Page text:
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Drama as man's life saved by golfers in Leicestershire

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Quick-thinking golfers helped to save the life of a fellow player who collapsed from a heart attack while out on the course.

When the elderly man fell on the 17th hole, a fellow club member manually pumped his heart using first aid technique CPR for about 20 minutes until help arrived.

Meanwhile, club manager Jez Wilkinson rushed to a nearby garage where he knew there was a defibrillator. The device, which administers a large electric charge, was then used twice by another club member to restart the heart of the 75-year-old casualty.

The machine was bought more than 18 months ago thanks to contributions from village businesses and the golf club itself, and this was the first time it had been needed.

Paramedics then arrived and continued treatment until a doctor flew in by air ambulance to take over.

The golfer was airlifted to the Queen's Medical Centre, in Nottingham, where he had emergency treatment.

The incident happened at Kilworth Springs Golf Club, in south Leicestershire, at about 11.30am on Monday.

"One of our members applied CPR when the gentleman suffered a suspected cardiac arrest," said Mr Wilkinson.

"He kept the CPR going for 20 minutes while I went to get the defibrillator from the Esso Filling Station, in North Kilworth.

"I have been trained to use it but it gives clear instructions on how it is applied. I handed it to another person at the club to administer the treatment while I remained on the phone to the ambulance service."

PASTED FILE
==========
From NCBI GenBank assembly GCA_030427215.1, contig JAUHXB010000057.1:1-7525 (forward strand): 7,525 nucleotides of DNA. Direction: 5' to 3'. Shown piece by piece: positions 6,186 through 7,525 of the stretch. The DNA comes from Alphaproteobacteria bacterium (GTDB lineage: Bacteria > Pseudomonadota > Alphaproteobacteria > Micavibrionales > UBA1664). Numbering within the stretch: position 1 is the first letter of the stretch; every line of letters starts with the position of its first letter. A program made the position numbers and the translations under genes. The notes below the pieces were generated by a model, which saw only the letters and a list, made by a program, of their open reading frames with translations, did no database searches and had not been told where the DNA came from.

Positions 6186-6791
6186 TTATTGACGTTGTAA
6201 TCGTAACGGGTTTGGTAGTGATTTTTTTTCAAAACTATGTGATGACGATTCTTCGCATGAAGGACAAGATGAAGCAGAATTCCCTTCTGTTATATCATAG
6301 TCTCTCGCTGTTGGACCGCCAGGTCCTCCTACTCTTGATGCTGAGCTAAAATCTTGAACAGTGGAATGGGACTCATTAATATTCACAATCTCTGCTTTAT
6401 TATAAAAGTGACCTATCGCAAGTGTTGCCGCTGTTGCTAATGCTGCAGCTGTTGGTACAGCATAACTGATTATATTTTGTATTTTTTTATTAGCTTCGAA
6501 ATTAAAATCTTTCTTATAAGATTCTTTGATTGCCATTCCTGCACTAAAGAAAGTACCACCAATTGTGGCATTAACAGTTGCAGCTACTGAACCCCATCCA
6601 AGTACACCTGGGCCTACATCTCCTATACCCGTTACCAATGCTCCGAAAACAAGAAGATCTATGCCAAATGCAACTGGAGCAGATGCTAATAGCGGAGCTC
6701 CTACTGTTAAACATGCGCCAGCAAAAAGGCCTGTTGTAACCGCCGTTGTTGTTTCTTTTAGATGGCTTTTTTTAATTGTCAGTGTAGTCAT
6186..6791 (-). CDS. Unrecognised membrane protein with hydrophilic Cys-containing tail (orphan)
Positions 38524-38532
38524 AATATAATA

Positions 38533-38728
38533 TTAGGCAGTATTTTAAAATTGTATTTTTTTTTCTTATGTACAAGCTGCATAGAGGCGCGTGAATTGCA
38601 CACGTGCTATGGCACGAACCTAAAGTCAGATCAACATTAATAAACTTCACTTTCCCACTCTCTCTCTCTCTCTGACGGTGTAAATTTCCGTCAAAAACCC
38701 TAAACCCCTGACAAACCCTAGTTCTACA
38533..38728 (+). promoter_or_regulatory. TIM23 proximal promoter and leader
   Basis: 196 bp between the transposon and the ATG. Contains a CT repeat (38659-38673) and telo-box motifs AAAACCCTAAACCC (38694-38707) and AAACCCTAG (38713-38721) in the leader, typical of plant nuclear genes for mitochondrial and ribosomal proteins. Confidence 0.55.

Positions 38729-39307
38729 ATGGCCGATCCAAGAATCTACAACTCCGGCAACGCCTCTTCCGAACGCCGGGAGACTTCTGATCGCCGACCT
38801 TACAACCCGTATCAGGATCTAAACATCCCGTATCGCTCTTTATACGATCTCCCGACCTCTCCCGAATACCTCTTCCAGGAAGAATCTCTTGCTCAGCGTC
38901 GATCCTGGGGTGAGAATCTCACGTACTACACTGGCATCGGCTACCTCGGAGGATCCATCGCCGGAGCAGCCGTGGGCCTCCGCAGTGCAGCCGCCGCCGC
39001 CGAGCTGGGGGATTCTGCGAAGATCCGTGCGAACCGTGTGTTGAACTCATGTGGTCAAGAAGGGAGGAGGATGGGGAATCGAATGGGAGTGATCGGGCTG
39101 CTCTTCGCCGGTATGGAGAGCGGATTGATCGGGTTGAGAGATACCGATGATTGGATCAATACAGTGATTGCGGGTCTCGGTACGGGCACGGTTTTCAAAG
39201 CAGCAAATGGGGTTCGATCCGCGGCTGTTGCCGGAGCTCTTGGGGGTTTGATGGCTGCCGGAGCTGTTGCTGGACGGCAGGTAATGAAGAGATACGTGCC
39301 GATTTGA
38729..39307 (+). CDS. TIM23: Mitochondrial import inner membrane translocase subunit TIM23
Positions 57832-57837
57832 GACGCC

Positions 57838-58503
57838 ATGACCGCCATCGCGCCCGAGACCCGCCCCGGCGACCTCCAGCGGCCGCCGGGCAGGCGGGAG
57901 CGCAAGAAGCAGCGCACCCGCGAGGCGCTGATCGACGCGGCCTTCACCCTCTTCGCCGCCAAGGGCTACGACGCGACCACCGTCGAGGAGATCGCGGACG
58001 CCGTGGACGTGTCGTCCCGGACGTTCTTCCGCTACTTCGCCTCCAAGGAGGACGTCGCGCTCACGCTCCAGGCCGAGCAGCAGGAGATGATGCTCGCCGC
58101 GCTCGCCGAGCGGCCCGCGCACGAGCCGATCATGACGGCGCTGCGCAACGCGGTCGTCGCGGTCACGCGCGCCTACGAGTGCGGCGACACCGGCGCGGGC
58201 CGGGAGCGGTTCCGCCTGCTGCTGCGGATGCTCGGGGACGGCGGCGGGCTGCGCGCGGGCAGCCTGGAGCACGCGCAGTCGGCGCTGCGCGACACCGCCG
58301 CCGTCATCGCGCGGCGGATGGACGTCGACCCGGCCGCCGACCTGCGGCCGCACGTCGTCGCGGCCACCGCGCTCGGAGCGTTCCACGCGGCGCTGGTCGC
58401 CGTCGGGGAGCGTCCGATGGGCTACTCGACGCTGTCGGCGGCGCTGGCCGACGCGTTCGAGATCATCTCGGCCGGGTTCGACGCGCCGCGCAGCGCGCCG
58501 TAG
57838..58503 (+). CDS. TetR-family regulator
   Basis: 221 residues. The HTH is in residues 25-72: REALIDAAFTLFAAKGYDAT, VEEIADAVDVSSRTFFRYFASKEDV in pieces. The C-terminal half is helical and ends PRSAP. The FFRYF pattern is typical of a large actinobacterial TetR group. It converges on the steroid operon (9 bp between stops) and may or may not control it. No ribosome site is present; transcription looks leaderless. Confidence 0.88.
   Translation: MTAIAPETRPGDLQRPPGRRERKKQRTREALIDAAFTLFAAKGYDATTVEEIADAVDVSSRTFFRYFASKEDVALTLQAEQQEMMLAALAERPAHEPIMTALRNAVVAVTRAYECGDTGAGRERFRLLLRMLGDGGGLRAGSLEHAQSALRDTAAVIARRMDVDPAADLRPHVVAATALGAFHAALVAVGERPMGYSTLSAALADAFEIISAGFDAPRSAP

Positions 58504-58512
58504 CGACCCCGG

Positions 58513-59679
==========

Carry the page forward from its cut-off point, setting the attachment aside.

The poorly man, who has not been identified, is being treated in the intensive care unit of the Queen's Medical Centre. Mr Wilkinson said he believed the actions of the unnamed golf club member who performed CPR – short for cardiopulmonary resuscitation – "saved the gentleman's life".

Mike Howkins, who owns the filling station in North Kilworth, said: "Jez Wilkinson came in just after 11.30am and took the defibrillator back to the golf course after telling me what had happened.

"Virtually every business in the village, including the golf club, contributed towards buying it.

"If it has helped to save someone's life it is well worth the £2,000 it cost."

He said the readout from the defibrillator showed it had been used twice during the incident.

An air ambulance spokesman said: "The air ambulance paramedic and doctor anaesthetised the casualty at the golf course in order to take control of his airway and breathing.

"The air ambulances regularly carry doctors on board their flights, which means they can perform advanced procedures such as anaesthesia at the scene of an incident, bringing the hospital to the patient, giving them the best chances of survival and recovery."

The air ambulance is a registered charity. For details, visit:

www.theairambulance service.org.uk

Drama as man's life saved by golfers in Leicestershire


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